I read a striking story about a doctor and triple amputee named B.J. Miller who brilliantly converted his personal tragedy into a gifted calling in the field of palliative care.1 I’d don’t think of palliative care as something for us and would like to stay as far away from it as possible, but as I read the article many philosophies and values held by this dying young man struck me as being similar to our own. For example, the story highlighted a 26-year old named Randy Sloan who was dying from mesothelioma and went to Dr. Miller for end-of-live support.
“He would say to me, ‘Mom, all I want is one ordinary day.’ ” He was sick of being sick — just like he’d been saying. He wanted to go back to living, as best he could.”– Randy Sloan’s Mom
Living with leukemia sucks because, until Ewan is cured and 5 years out from the start of his remission, he is considered “sick”. We know there are still cancer cells in his body; they don’t actively aggravated him but they are a looming threat. Therefore, oral, IV, and IT chemo is constantly being prescribed. Ewan is sick from treatment. Ewan looks sick – pale in color, sallow in eyes, bald, with downy, frayed fluff dotting his scalp. But, at seven years of age, he doesn’t give it much thought. He thinks of things like playing games, watching movies, being with friends, doing what his siblings are doing. There are many days when he has less energy and feels nauseous. I can see it on his face that he is sick of being sick and just wants to play Mancala or Uno or go to school and do the things that other seven year olds are doing.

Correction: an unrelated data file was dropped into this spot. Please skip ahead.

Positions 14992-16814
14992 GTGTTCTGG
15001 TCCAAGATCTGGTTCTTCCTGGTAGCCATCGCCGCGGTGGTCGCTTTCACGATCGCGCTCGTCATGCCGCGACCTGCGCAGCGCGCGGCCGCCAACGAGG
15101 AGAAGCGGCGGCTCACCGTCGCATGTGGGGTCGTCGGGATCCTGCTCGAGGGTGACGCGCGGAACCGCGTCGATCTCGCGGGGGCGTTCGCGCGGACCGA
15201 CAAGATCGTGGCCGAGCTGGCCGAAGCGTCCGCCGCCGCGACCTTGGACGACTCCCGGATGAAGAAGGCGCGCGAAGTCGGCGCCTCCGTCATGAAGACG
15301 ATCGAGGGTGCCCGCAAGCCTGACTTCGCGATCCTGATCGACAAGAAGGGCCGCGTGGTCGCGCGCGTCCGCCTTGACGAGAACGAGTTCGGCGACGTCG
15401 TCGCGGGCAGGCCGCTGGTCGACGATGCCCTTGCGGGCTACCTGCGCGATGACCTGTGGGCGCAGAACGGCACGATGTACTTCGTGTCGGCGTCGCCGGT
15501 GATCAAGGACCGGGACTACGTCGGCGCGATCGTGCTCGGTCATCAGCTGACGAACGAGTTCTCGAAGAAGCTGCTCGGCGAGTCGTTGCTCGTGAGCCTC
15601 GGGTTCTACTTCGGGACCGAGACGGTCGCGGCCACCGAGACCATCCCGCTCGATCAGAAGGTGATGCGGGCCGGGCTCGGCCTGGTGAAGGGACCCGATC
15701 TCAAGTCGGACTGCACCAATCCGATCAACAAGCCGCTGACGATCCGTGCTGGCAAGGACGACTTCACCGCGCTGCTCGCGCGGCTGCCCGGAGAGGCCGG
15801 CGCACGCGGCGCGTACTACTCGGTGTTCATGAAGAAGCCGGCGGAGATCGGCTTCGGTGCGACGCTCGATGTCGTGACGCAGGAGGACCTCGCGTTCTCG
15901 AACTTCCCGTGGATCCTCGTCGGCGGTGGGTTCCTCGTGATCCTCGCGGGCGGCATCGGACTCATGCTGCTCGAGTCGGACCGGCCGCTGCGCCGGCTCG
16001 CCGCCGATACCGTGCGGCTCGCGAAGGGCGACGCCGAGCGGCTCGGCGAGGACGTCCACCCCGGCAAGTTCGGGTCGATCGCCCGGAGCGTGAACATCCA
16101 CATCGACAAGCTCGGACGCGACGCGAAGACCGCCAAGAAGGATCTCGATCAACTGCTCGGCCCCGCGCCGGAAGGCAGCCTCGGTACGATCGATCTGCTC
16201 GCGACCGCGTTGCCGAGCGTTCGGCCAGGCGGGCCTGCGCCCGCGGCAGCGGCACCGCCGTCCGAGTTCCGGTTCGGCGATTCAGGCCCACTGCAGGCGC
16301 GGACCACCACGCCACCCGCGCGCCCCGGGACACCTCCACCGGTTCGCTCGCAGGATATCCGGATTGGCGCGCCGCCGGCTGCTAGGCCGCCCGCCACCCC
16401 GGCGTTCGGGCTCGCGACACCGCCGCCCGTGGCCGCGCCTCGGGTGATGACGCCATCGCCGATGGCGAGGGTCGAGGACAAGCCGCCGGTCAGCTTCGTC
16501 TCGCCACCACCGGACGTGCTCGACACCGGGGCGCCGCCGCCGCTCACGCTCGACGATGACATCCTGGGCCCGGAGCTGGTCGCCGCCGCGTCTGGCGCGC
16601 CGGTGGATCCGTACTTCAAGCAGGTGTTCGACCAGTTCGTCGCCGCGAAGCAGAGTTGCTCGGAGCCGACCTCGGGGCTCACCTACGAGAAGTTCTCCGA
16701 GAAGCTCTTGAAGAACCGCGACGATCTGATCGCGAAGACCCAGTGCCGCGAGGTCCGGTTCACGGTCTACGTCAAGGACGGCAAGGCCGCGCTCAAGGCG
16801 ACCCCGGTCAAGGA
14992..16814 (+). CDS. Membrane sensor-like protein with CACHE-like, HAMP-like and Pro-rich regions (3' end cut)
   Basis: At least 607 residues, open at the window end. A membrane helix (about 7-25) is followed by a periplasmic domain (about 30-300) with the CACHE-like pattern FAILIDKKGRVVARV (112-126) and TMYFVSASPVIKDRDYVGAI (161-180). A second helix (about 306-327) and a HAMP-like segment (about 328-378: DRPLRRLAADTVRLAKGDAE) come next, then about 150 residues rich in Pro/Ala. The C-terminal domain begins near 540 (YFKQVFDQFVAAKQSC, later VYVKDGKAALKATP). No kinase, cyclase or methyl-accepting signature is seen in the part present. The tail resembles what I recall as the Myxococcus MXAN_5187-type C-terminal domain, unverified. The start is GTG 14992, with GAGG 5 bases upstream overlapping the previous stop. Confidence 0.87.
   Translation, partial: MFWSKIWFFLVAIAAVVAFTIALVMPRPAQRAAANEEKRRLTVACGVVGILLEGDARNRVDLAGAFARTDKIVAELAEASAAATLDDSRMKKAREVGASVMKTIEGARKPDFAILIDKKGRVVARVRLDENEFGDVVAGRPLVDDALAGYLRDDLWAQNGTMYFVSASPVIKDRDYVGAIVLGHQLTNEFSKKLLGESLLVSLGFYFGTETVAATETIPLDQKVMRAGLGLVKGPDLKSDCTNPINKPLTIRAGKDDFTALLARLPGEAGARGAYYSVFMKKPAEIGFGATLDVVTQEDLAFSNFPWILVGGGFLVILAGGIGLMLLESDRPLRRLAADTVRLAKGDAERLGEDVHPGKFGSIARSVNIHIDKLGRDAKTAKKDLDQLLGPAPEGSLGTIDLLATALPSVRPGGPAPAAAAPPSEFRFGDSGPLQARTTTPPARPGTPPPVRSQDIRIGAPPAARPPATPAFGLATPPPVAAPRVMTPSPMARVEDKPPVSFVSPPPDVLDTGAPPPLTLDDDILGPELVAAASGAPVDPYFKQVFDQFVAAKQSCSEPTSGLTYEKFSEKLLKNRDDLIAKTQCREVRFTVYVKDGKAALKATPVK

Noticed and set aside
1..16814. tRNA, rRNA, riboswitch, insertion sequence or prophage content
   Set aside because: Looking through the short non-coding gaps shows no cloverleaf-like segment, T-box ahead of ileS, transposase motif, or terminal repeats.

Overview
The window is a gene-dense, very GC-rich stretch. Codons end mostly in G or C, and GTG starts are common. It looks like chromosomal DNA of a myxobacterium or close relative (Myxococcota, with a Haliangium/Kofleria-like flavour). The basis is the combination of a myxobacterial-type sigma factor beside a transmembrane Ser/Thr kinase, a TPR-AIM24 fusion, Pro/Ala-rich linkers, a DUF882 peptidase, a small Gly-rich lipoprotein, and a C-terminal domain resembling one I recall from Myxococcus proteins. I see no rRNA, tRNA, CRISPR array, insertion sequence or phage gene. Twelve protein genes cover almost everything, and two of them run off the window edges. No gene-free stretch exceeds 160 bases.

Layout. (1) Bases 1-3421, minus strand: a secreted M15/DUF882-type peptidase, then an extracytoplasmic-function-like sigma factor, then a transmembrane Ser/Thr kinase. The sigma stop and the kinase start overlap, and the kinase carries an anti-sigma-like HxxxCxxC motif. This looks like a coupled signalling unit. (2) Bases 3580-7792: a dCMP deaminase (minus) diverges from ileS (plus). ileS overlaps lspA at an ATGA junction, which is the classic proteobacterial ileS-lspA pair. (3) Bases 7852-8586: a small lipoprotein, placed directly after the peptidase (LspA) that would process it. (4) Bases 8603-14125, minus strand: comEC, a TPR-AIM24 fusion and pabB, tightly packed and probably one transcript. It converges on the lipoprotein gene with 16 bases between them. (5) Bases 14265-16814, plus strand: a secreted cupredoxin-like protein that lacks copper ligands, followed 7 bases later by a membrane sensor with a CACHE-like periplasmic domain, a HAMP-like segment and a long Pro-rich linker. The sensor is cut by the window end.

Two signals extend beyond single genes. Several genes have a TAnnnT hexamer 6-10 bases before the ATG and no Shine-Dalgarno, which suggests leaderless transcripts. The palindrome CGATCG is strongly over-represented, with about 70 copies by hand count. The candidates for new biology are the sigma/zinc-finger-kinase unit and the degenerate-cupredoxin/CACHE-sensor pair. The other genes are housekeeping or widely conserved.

In the same way that Dr. Miller sees to it that his patients get to play themselves out, I own the responsibility for helping Ewan play himself out.
My job is to help him live relatively ordinary, relatively satisfying present moments that are strung together. I just cancelled a pre-admit appointment for Ewan so that he could keep his 10 minute piano lesson.– Ewan Lill’s Mom
1. Mooallem, Jon, “One Man’s Quest to Change the Way We Die” The New York Times Magazine. Jan. 3, 2017